“Mind the Gap #1” is a new Image title from Jim McCann, Rodin Esquejo and Sonia Oback, and one that has already attracted a fair amount of buzz from those looking for the next “Chew” or “Nonplayer.” With a creative team that has had plenty of positive critical attention, all the elements are here for a big hit — but can this comic live up to such lofty expectations?
Although notionally a supernatural thriller centred on Ellis Peterssen, a woman who arrives in hospital after being beaten into a coma, the majority of the book focuses on introducing the supporting cast. Ellis herself is trapped in a strange spiritual hinterland, cut off from the real world — but not alone. It’s a setup with plenty of potential, but it has the unfortunate effect of setting the protagonist apart from everything else going on around her. While the scenes in the real world are characterized by an insistent realism, Ellis’ story is populated by bizarre and surreal moments that don’t really gel with the rest. By the issue’s conclusion it has become clear how the two strands might intersect, but getting there takes a long time. Possibly too long.
McCann’s strengths as a writer do shine through the varied and well-crafted cast members. Each one has an immediately distinct voice, clear motivations and a role to play. There’s not an interchangeable attitude amongst them and it’s apparent that a lot of work has gone into giving us a proper look at everyone in the opening issue. There’s a good reason for this, although McCann takes the frankly bizarre step of spelling it out in the backmatter. It’s hard to say whether he lacks confidence in his own writing or the readers, but it’s a strange thing to reach the end of a comic and find what look like instructions for properly reading it.
McCann uses our time with the supporting cast to set up the book’s wider plots, which deal with everything from personal animosities to medical conspiracies. The high concept makes the series sound like it’ll be in the vein of “Awake” or “Touch”, but the execution reads more like “Grey’s Anatomy” meets “Fringe”. There’s a lot going on, and opening with a double-sized issue is a good idea because it means each plot has the space to get established while we’re still learning about Elle.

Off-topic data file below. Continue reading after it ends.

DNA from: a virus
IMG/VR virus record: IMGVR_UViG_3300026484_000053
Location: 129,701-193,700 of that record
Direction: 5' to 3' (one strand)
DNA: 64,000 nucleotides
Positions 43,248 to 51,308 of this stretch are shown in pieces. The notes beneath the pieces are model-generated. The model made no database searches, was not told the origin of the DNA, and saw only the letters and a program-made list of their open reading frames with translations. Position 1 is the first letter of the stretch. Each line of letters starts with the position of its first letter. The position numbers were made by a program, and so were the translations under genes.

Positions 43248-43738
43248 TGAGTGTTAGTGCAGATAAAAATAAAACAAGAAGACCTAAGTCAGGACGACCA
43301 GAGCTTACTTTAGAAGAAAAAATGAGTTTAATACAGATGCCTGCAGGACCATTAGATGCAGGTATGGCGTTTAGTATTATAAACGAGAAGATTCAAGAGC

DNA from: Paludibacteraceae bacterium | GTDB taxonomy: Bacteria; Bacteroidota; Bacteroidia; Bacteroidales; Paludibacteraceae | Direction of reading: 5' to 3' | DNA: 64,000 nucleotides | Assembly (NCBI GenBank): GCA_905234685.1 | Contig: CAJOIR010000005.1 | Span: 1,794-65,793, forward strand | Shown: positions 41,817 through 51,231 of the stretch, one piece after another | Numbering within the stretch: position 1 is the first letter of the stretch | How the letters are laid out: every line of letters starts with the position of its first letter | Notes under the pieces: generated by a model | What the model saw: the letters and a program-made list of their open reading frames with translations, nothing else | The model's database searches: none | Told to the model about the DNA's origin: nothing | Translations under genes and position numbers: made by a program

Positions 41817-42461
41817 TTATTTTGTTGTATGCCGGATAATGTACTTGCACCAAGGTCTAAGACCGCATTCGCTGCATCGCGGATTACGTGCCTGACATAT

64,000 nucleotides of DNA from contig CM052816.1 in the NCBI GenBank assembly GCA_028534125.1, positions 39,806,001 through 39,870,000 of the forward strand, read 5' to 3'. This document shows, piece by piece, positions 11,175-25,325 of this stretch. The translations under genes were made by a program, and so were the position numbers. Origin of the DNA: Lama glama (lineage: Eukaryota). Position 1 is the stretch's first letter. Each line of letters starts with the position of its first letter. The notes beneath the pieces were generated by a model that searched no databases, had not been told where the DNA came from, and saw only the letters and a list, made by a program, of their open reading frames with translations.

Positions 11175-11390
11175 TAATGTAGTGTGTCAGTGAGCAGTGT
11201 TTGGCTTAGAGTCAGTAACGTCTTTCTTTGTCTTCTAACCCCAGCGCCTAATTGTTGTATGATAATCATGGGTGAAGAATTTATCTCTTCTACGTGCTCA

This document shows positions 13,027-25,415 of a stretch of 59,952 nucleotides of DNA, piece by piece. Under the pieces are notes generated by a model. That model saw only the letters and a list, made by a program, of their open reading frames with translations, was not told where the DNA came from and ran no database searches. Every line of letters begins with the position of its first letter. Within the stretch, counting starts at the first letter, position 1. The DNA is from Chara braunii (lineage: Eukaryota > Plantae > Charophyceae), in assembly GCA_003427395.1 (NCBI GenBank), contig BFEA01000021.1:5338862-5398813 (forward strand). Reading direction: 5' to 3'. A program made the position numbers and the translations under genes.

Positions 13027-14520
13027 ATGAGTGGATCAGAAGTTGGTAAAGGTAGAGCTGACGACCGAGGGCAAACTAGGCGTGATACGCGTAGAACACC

Considering that most of the issue takes place either around a hospital bed or within a frequently-featureless void, the art team does its best to keep the story visually interesting, but nothing truly pops until a double page spread two thirds through. Esquejo’s characters all have strong designs and are visually distinctive in both fashion and posture — but they also feel heavily photoreffed and there’s an antiseptic stiffness to their expressions and body language. Oback’s palettes are well-chosen, but her characteristically slick computer-colouring buries Esquejo’s deliberately spare pencils with so much detail that they collapse.
It’s true that no part of “Mind the Gap” fails outright, but it seems somehow weaker than the sum of its parts. There’s not a bad creator in this bunch, but something isn’t catalysing their collaboration. More often than not, it’s visually flat and overly wordy, eager to tell instead of show. McCann’s admissions that this comic started life a TV script are easy to believe and would explain some of the book’s problems: without actors to add charisma, or a camera to convey intimacy, the story too often feels distant and lifeless. On screen, it would have worked. On the page, it doesn’t seem to.